based on what I have seen with

patients is a huge part of this.

So many people I’m seeing,

which I’m going to

do little again,

vignettes of patients

in a moment.

A lot of them want to know about

protecting their hearing or

preventing tinnitus or

preventing tinnitus from

getting worse.

Hearing screenings are

a role of this,

but you need to be very careful

when discussing hearing

screenings versus diagnostics.

And I’m going to talk about

limitations of telehealth in a

minute and I’m going to discuss

this more in detail.

Tinnitus therapy,

triage looking for red flags.

Perhaps someone has a benefit.

They get on a call with an

audiologist and a major red flag

is identified and they figure

out who to go to.


I have run into that several

times and it has been very

helpful for individuals to speak

with an audiologist first

and get guidance.

So that’s my last point here.

Education and guidance

is a very,

very large part of what these

individuals need.


So let me just talk through

a couple of case studies,

a few case studies.

These are patients that I have

seen via telehealth.


my average patient age is

probably like early 30s,

if I think of the average,

and just three examples.

First is a woman, mid 30s,

dealing with auditory listening,


working in transcription,

and she was just a fascinating

case study.

If you’ve heard me speak

about this before,

I’ve used her as a case

study before,

but working ten hour days,

using headphones.

And at the end of her work day,

she did not want to

speak to anyone.

She did not want to speak

to her boyfriend.

She did not want to do anything

because she was done listening.

And in her words,

her ears were just tired.

She would work.

410s was her work week.

She met with me, sought me out,

because she had a benefit,

and she wanted to know how she

could protect herself.

She was using her headphones at

100% volume because she was

having a hard time hearing

clearly on the different types

of recordings she was getting.

And so she and I ended up doing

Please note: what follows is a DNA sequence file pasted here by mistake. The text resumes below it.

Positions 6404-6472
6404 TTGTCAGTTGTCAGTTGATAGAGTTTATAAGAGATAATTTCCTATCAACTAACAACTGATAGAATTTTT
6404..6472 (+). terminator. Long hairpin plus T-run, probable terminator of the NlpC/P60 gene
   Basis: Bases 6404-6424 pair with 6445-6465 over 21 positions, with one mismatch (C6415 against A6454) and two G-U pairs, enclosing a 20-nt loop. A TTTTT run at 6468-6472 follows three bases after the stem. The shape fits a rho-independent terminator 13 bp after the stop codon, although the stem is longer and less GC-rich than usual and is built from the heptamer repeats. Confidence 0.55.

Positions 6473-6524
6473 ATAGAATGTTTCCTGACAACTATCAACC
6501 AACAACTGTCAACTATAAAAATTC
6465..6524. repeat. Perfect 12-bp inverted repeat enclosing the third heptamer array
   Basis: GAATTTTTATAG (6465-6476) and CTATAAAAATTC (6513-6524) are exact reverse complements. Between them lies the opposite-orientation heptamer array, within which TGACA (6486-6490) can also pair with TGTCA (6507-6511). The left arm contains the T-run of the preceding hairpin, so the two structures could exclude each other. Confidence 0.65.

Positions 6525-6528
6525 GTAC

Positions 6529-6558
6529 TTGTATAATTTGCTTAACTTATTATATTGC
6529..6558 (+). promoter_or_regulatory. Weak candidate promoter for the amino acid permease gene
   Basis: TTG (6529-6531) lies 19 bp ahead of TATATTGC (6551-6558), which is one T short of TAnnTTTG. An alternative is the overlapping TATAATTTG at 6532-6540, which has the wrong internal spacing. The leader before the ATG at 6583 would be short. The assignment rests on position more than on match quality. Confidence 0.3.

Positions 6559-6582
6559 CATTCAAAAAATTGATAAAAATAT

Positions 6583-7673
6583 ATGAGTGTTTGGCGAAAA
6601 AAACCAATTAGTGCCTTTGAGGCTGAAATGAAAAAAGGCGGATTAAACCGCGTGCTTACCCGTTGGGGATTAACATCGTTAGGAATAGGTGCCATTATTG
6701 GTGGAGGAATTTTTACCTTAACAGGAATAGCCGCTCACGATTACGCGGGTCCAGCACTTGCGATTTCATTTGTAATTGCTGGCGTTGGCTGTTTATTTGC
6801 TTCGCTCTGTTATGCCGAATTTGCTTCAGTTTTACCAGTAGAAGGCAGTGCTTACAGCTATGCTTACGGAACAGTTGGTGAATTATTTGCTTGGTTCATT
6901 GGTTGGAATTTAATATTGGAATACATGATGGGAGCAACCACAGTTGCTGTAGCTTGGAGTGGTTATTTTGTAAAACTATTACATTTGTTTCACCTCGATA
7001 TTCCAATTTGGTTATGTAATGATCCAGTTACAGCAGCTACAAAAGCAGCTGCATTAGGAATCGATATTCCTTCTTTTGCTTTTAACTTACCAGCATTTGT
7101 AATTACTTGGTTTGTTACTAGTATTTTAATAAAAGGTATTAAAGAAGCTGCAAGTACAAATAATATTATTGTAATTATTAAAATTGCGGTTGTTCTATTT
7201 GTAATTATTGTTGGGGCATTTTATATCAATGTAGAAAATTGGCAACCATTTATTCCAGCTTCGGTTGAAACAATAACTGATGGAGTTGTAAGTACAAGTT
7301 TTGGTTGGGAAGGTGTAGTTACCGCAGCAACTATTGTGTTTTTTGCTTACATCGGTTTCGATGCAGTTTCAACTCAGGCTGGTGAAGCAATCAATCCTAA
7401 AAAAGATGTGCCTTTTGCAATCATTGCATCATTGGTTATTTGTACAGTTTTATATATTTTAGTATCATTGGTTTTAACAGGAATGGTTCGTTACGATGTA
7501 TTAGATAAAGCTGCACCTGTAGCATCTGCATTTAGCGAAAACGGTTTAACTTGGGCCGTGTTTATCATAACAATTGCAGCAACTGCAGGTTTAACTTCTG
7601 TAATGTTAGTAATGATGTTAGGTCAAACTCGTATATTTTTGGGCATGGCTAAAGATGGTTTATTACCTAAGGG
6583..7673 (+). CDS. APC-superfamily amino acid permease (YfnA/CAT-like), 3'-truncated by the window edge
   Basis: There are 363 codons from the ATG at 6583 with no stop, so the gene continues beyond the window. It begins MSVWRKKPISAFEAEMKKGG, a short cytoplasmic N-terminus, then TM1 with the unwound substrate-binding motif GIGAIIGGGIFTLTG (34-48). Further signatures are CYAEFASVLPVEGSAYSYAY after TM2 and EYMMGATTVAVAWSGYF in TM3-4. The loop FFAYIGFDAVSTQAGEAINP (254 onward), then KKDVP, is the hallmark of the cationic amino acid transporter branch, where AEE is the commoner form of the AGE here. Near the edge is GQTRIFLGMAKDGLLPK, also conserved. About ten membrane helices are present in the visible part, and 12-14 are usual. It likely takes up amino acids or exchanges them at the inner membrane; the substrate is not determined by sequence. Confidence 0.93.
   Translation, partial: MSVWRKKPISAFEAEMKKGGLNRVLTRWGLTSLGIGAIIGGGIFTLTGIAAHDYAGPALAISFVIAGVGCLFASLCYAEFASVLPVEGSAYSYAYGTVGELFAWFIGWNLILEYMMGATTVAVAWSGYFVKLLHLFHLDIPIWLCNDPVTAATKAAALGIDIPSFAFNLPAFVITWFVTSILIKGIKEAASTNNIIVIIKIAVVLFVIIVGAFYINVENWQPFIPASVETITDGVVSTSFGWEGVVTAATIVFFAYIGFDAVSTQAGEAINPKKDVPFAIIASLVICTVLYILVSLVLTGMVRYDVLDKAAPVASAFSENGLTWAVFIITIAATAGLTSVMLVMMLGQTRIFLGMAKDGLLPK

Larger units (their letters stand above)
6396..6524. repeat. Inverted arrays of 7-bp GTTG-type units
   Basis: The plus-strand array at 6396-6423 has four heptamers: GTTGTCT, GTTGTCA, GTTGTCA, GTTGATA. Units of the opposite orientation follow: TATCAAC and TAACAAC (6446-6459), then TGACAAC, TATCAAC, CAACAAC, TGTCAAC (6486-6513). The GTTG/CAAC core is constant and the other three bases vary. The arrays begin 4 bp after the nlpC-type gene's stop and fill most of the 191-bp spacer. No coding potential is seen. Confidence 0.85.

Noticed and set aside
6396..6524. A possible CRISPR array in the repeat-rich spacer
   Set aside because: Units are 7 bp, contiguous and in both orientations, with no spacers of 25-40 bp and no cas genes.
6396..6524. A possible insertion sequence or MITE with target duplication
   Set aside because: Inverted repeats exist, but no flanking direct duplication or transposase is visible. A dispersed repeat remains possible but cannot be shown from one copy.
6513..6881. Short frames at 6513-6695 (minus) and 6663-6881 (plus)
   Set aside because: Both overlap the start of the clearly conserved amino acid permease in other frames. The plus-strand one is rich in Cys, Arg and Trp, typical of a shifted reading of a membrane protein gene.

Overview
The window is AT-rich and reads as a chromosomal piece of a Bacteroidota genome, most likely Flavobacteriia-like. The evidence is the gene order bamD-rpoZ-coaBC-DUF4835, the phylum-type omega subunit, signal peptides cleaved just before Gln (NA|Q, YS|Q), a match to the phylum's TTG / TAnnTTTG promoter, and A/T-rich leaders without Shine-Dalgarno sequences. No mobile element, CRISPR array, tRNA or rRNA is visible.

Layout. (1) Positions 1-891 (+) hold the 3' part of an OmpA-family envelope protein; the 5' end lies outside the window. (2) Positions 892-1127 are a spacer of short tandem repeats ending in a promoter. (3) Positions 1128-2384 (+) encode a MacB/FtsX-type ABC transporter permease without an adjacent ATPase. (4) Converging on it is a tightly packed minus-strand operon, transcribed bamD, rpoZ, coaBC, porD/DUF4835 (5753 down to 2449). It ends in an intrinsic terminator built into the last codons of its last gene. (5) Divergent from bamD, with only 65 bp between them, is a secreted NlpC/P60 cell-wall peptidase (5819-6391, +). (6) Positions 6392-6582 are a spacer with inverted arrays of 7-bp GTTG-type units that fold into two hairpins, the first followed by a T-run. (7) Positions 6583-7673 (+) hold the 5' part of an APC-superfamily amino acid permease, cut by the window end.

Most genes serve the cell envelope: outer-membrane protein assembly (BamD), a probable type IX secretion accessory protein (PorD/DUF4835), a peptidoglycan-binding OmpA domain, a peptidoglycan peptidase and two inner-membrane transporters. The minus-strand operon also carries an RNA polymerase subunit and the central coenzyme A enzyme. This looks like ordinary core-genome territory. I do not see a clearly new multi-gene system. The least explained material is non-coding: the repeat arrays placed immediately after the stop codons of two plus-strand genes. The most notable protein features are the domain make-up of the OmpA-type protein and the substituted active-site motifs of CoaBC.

a new type of headphone,


she spoke with her

It department,

got her Windows updated,

and started using Sonic Cloud


Now, mind you,

she did not have any other

auditory complaints.

She did several hearing


There were really no red flags,

even on a really lengthy


And when I spoke with her,

she said, really?

Nothing’s wrong.

It’s just at the end of the day,

I’m so exhausted.

And so with the Sonic

Cloud software,

we were able to EQ

her listening.

I walked her through speech,


presets they have using

individual EQing herself.

And it changed her life.

It really changed her life.

She was able to keep her volume


She was much happier.

She felt like she had some


It was great,

and that’s what she needed.

The next example I have here is

a man in his mid 20s who he

thought he might have auditory

processing disorder.

He had read about it,

and he got on a call with me

again, because he had a benefit.

And he started talking to me

about his experience throughout

his life,

how exhausted he always is.

He feels like he can’t hear

anything clearly,

and how it’s gotten a lot worse

since working remotely.

So I discussed auditory

processing disorder with him,

did a couple of screeners with

him, and I said to him,

I think you might be

dealing with this.

Can I refer you to a specialist

in this area?

And he was so excited

to have information,

and he was so excited to do some

screeners and finally be

on the right path.

And that might seem really

simple, but it really, again,

changed his life.

I saw him last year.

And I did check in with him,

sent him an email, said,

how are you doing?

And he’s doing really well.

So he was, I think,

disappointed that this hadn’t